Banks aren’t of any help yet

The financial sector not willing to put money into the hands of businesses

Banks aren’t of any help yet

In haste: The government has decided to privatise around half of the 12 public sector banks, but it may not be the right time for a large disinvestment process.

Subir Roy

Senior Economic Analyst

India’s banks are in serious trouble, mainly because of the state of public sector banks which account for nearly two-thirds of the industry. This is extremely bad news as without a vigorous banking sector ready to disburse loans, there is little hope of a robust economic recovery.

There are two main ways in which this situation can be countered. One is to do something to equip the public sector banks with a different mindset so that they take up a new and more liberal approach to lending in the immediate run. The other is for the government to initiate a powerful fiscal stimulus.

Unfortunately, the outlook on both the fronts is dim. The state of the banks and doubts over what they can do stems from the RBI’s latest financial stability report which says that the bad debts (gross non-performing assets) situation of the public sector banks is likely to worsen from the end financial 2020 level of 11.3 per cent of assets to 15.2-16.3 per cent in a year’s time (end of financial 2021). The corresponding figures for all banks are lower — from 8.5 per cent to 12.5-14.7 per cent.

The worst-case scenario stems from the fact that nearly 70 per cent of the loan book of public sector banks is under moratorium (repayment allowed to be stopped for six months by the RBI because of the cessation of business caused by the lockdown). Once the moratorium ends, many who were getting a respite will fail to pay up, sending the bad debts level higher. The report is forthright in acknowledging that the near-term prospects are ‘severely impacted by lockdown-induced disruptions… diminishing consumer confidence and risk aversion.’

The only way in which the public sector banks can immediately pick up the gauntlet and start lending is by feeling reassured that their loan decisions will be overseen by a professional top management which does not take orders from anyone outside — bureaucrat or politician. But this trust cannot be built in a day, no matter how many times the Finance Minister makes reassuring statements.

Unable to give the public sector banks any significant degree of autonomy, the big idea the government is currently possessed with is to drastically reduce their footprint. According to news reports, the government has decided to privatise around half of the 12 public sector banks. The rest will be the large banks with which several smaller ones have been merged.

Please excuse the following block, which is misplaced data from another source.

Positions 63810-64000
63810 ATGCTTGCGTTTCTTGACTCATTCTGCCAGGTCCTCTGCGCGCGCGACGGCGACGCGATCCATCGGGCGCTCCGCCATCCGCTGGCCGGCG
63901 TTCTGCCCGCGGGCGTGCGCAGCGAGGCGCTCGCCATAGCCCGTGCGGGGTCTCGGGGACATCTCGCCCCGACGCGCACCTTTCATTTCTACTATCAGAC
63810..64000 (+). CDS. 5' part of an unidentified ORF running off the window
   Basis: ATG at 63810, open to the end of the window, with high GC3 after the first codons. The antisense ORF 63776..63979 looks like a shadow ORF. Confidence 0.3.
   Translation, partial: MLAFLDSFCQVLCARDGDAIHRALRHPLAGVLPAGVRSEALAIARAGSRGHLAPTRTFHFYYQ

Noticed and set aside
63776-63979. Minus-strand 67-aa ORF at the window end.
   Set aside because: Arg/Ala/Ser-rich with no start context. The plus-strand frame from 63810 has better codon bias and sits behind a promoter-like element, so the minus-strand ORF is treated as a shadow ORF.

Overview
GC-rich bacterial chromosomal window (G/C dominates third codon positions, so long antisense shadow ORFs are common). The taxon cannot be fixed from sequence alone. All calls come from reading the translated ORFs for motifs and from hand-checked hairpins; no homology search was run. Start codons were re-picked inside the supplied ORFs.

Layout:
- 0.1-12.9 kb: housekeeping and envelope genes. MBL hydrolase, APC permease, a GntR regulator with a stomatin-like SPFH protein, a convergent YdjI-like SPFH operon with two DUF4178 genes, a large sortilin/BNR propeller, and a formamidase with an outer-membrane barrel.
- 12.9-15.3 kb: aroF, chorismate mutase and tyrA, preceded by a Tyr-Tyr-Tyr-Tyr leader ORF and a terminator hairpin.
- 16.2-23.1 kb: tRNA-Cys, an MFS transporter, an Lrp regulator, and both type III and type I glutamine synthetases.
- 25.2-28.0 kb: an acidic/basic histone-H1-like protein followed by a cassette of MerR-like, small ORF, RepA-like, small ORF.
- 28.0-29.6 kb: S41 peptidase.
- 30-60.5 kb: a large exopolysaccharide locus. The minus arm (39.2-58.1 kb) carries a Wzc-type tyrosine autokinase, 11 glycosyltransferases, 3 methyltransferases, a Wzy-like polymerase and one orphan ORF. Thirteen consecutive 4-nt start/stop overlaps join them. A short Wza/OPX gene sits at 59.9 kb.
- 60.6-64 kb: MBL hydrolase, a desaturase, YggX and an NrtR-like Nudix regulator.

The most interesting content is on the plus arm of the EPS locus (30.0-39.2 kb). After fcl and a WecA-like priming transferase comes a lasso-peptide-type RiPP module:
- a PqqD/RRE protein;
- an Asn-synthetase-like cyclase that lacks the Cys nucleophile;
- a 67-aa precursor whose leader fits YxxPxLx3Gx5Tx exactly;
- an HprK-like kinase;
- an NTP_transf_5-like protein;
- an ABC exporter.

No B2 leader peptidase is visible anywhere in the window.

There is nothing wrong with privatisation as that will ensure market-driven functioning. Several new-generation private sector banks are doing quite well and acting responsibly by raising fresh capital to take care of the blow being administered by the coronavirus pandemic.

But the big issue is whether this is the right time to go in for a large disinvestment process. The stock markets are indeed buoyant and the indices are close to their March peak after recovering from the lockdown plunge. But how long is it likely to last? Analysts and investment advisors are bemused by the way the markets have moved up at a time when all the signals coming from the real world are negative.

In fact, some see a bubble in the making and are drawing parallels with the dot-com bubble that emerged at the turn of the century. Like all bubbles, that one burst. If that should happen when the government is in the middle of the disinvestment process, which typically stretches over several months, then the market will bring down the disinvestment exercise along with itself.

So, the bottom line, as far as banks are concerned is — no hope of improvement in loan delivery and every chance of the situation getting worse once the moratorium ends. Plus, even if disinvestment goes through smoothly, no one will bet that the new owners of the privatised banks will immediately start lending to revive the economy.

Thus there is little hope that the banking sector, or for that matter the entire financial sector, will come forward to put money into the hands of the poor and small businesses, to begin with, to start the process of an economic revival, and then energise the medium enterprises to take the process forward.

We are therefore left with no choice but to turn to the government for a fiscal stimulus to revive the economy and put it on the path of a semblance of growth. Here we are confronted with the latest thinking within the government, articulated by the Chief Economic Adviser of India. He has said a fiscal stimulus would certainly come and the right time for that would be after a vaccine for the coronavirus is available. But would an external stimulus at all be necessary as people would at that time feel confident to come forward and spend on their own?

He may retort that the operative word in his statement was ‘discretionary’ spending. People don’t go in for it unless they are sure of the future. They just save. Look at the rising balances in the Jan Dhan accounts. This brings us back to the question: what are we doing to put some spending power in the hands of the poor and small businesses so that demand can begin to revive? This cannot wait for a vaccine as without minimal buying power, the poor will starve.